FinishMaster acquires longtime Colorado jobber Painters Supply
Sheridan, Colo.—In a bid to increase its market presence and penetration in Colorado, FinishMaster Automotive & Industrial Paint, a subsidiary of Uni-Select, acquired third-generation PPG jobber Painters Supply on Aug. 1.
Parts & People recently met with Francis “Hecker” Aicher Heckendorf III, the son of former Painters Supply owner Francis “Hecky” Aicher Heckendorf Jr., and FinishMaster’s newly appointed District Sales Manager Bob Ingalls to discuss the acquisition and its impact on employees, customers, and the local collision repair marketplace.
“As a jobber you really have to do volume to win business,” Heckendorf said. “FinishMaster is the largest, and clearly in a good position.”
The addition of Painters Supply, located in Sheridan, Colo., brings the total number of Front Range FinishMaster locations to seven, Ingalls said, including a Denver store acquired from Metro Paint Supplies (MPS) in 2013.
The ability to provide collision repair shops with popular refinishing paint brands such as BASF, Axalta, and PPG, and value-added programs, makes FinishMaster a valuable business partner, Ingalls said.
“The supply chain has more resources than ever to help a shop,” Ingalls said, adding that it’s easier for shop owners to use larger jobbers to do work smarter and differently.
“There’s a push for collision repair shops to be more efficient,” said Ingalls, who has 25 years of refinishing experience in Florida. Ingalls moved to Colorado shortly after the acquisition of MPS, oversees the Painters Supply acquisition, and manages all Front Range sales.
Heckendorf has transitioned to a full-time role as president of Repair Plan Network (RPN), while his father serves as a FinishMaster account representative in Fort Collins.
The younger Heckendorf said FinishMaster has the ability to help its customers understand their shop’s data, a critical piece of the puzzle in winning jobs in the future from insurance companies.
“The traditional adjuster is going away,” Heckendorf warned. “You will get work based on data. If you don’t know your numbers, you’re dead. FinishMaster understands this and is reviewing data with its customers.”
Due diligence prior to sale
Prior to the sale to FinishMaster, Heckendorf said several jobbers approached his family to merge with or acquire Painters Supply. It was then that he hired a merger-and-acquisition firm, Focus Group, to help determine the net value of the business his family had worked so hard to build since 1981.
“From what I’ve learned, it’s difficult for small jobbers to complete the due diligence to sell their business,” Ingalls said.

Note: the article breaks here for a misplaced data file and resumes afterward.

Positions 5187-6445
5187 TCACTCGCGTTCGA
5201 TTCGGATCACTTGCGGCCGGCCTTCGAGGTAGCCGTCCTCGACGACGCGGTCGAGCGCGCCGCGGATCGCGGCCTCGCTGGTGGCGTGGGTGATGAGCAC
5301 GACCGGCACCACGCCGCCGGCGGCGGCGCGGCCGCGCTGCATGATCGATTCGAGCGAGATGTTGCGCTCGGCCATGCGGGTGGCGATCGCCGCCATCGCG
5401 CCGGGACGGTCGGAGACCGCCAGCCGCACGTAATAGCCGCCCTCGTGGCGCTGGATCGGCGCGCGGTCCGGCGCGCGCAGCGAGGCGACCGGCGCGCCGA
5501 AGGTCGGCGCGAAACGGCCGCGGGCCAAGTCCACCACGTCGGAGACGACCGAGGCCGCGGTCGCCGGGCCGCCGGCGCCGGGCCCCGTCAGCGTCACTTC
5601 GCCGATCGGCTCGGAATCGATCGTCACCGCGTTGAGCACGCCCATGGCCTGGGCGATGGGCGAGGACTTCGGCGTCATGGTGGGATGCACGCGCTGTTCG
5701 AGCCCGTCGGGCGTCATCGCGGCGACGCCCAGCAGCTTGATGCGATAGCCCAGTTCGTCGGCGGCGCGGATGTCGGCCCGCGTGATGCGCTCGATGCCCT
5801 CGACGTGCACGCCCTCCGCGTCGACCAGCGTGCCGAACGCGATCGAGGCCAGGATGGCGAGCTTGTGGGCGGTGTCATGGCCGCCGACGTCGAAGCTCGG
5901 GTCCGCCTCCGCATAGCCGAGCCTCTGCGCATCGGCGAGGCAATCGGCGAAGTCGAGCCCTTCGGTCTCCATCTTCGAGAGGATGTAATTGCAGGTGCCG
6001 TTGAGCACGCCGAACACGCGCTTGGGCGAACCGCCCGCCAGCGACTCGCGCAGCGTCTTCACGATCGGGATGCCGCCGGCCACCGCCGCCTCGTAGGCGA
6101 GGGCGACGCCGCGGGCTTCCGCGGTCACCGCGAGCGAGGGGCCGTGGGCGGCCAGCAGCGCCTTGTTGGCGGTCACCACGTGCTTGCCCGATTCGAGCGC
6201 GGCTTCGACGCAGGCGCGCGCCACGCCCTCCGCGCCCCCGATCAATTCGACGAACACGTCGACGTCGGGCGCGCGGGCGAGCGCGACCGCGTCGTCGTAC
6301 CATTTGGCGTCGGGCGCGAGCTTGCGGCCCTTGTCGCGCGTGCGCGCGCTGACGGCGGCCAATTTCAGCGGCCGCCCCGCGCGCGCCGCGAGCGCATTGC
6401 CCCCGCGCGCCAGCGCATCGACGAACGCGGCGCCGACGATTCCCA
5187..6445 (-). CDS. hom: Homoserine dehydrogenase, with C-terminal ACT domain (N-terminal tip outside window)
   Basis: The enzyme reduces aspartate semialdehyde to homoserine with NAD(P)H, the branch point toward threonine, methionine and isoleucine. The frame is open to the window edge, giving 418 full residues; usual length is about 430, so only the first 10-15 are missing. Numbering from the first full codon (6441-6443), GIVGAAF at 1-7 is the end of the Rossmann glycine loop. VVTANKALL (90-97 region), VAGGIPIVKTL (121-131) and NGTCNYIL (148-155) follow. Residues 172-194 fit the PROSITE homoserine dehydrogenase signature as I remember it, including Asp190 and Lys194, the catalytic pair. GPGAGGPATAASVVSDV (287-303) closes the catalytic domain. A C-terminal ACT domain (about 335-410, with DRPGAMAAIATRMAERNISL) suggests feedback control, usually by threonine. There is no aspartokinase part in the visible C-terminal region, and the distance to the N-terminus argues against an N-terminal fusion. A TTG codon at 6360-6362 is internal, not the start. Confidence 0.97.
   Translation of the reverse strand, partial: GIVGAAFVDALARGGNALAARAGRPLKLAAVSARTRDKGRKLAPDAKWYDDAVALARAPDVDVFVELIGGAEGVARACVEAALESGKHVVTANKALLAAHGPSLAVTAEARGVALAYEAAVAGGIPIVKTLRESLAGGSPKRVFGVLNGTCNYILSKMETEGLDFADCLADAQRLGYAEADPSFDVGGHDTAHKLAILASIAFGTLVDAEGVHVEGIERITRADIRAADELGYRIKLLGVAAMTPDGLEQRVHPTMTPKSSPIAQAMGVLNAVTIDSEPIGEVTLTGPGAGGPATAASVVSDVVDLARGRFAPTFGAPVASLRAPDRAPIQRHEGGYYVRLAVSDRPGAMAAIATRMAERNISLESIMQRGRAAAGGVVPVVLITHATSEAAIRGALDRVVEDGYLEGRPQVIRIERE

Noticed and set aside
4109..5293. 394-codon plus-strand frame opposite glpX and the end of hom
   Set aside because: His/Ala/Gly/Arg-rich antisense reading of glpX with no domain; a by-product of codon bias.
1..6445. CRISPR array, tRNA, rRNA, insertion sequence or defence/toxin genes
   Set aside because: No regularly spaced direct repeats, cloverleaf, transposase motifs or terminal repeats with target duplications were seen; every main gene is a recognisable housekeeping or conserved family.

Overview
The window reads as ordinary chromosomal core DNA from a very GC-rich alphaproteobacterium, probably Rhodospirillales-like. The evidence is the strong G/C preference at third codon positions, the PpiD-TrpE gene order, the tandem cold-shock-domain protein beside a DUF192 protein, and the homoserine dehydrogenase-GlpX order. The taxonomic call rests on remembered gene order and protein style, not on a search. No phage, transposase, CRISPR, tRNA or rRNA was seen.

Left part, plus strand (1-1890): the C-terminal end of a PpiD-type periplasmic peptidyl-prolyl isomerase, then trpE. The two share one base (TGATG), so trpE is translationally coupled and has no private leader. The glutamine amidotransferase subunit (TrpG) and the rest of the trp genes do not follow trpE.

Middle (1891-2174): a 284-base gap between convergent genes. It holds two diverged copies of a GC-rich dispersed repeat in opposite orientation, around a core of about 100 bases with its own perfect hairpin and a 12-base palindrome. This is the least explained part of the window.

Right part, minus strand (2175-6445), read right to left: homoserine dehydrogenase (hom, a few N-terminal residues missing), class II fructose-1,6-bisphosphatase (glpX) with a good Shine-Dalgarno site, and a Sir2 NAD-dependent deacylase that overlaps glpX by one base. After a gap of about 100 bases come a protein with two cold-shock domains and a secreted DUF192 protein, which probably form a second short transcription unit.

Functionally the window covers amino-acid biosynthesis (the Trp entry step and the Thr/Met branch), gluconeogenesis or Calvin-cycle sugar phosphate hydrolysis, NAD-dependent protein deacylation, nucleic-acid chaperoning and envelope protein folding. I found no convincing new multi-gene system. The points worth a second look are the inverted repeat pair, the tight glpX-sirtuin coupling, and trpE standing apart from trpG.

After plugging numbers into Focus Groups’ data room, a valuation was established, Heckendorf said. So when FinishMaster came calling, he had a good starting point to work from.
Focus on employees, then customers
The paint business is not complicated, Heckendorf said, but it is relationship-based.
He said it was important to him that the family business be sold to a company that understands the dynamics of the paint industry, and values relationships with employees and customers.
Steve Arndt, FinishMaster president and COO, is a strong and distinctive leader, Heckendorf said, adding, “It’s clearly better to have paint people run the business rather than bankers.”
Change is difficult for employees of any business, Heckendorf said.
“The key part is the people,” Ingalls said, adding that the first step after the acquisition was to address the 24 employees. “We made sure they knew that they matter.”
Realizing that the first point of customer contact is with salespeople, Ingalls said they were able to quell rumors and ease uncertainty.
Taking those steps resulted in 100-percent employee retention and excellent customer retention, Ingalls added.
Melding the cultures of two businesses — each with successful track records and individual strengths — is no easy task, Heckendorf said.
“Bob had to accept a new culture, take the good from both, and create a new one,” Heckendorf said, adding, “Courage enables a non-failure of imagination.”
Consolidators on the rise
Heckendorf said the industry is complex and the market “has divided itself into the haves and the have-nots.”
It’s getting harder for single point mom-and-pop collision repair shops to compete against larger MSOs, Heckendorf said.
The Big Four consolidators doing business in Colorado — Caliber, Gerber, ABRA, and Service King — are performing the majority of every repairable claim right now, Heckendorf said.
Those that aren’t backed by larger entities may be in trouble, he said. After an initial round of shop acquisitions, he said, the consolidators are now in “phase two,” using more strategic methods.